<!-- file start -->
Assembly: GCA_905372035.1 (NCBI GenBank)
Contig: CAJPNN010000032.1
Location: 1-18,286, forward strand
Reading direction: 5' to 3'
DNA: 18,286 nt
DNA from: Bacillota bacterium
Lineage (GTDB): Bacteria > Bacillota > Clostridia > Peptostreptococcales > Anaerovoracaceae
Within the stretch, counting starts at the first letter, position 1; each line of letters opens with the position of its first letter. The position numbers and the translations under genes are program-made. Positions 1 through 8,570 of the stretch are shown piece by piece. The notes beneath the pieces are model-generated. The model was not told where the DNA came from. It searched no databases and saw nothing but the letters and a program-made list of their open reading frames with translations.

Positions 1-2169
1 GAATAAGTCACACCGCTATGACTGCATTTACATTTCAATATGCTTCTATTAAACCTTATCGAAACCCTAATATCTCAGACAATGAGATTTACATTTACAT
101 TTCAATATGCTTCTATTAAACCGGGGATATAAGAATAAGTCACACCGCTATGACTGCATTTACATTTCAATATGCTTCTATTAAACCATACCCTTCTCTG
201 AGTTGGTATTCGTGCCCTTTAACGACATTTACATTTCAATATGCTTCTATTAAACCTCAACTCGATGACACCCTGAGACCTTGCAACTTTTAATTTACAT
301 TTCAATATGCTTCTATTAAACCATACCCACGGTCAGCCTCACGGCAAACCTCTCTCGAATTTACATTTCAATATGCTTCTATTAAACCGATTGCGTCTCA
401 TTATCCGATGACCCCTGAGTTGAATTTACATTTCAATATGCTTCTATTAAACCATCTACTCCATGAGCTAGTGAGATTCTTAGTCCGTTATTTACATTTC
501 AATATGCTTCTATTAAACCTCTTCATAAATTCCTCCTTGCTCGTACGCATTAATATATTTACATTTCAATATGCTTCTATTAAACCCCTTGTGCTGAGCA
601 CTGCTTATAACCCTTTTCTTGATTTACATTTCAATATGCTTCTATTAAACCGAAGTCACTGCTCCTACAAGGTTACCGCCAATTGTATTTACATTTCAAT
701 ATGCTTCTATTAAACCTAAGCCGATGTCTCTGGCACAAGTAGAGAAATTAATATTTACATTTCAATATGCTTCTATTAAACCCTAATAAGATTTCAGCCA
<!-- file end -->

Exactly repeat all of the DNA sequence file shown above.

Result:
Assembly: GCA_905372035.1 (NCBI GenBank)
Contig: CAJPNN010000032.1
Location: 1-18,286, forward strand
Reading direction: 5' to 3'
DNA: 18,286 nt
DNA from: Bacillota bacterium
Lineage (GTDB): Bacteria > Bacillota > Clostridia > Peptostreptococcales > Anaerovoracaceae
Within the stretch, counting starts at the first letter, position 1; each line of letters opens with the position of its first letter. The position numbers and the translations under genes are program-made. Positions 1 through 8,570 of the stretch are shown piece by piece. The notes beneath the pieces are model-generated. The model was not told where the DNA came from. It searched no databases and saw nothing but the letters and a program-made list of their open reading frames with translations.

Positions 1-2169
1 GAATAAGTCACACCGCTATGACTGCATTTACATTTCAATATGCTTCTATTAAACCTTATCGAAACCCTAATATCTCAGACAATGAGATTTACATTTACAT
101 TTCAATATGCTTCTATTAAACCGGGGATATAAGAATAAGTCACACCGCTATGACTGCATTTACATTTCAATATGCTTCTATTAAACCATACCCTTCTCTG
201 AGTTGGTATTCGTGCCCTTTAACGACATTTACATTTCAATATGCTTCTATTAAACCTCAACTCGATGACACCCTGAGACCTTGCAACTTTTAATTTACAT
301 TTCAATATGCTTCTATTAAACCATACCCACGGTCAGCCTCACGGCAAACCTCTCTCGAATTTACATTTCAATATGCTTCTATTAAACCGATTGCGTCTCA
401 TTATCCGATGACCCCTGAGTTGAATTTACATTTCAATATGCTTCTATTAAACCATCTACTCCATGAGCTAGTGAGATTCTTAGTCCGTTATTTACATTTC
501 AATATGCTTCTATTAAACCTCTTCATAAATTCCTCCTTGCTCGTACGCATTAATATATTTACATTTCAATATGCTTCTATTAAACCCCTTGTGCTGAGCA
601 CTGCTTATAACCCTTTTCTTGATTTACATTTCAATATGCTTCTATTAAACCGAAGTCACTGCTCCTACAAGGTTACCGCCAATTGTATTTACATTTCAAT
701 ATGCTTCTATTAAACCTAAGCCGATGTCTCTGGCACAAGTAGAGAAATTAATATTTACATTTCAATATGCTTCTATTAAACCCTAATAAGATTTCAGCCA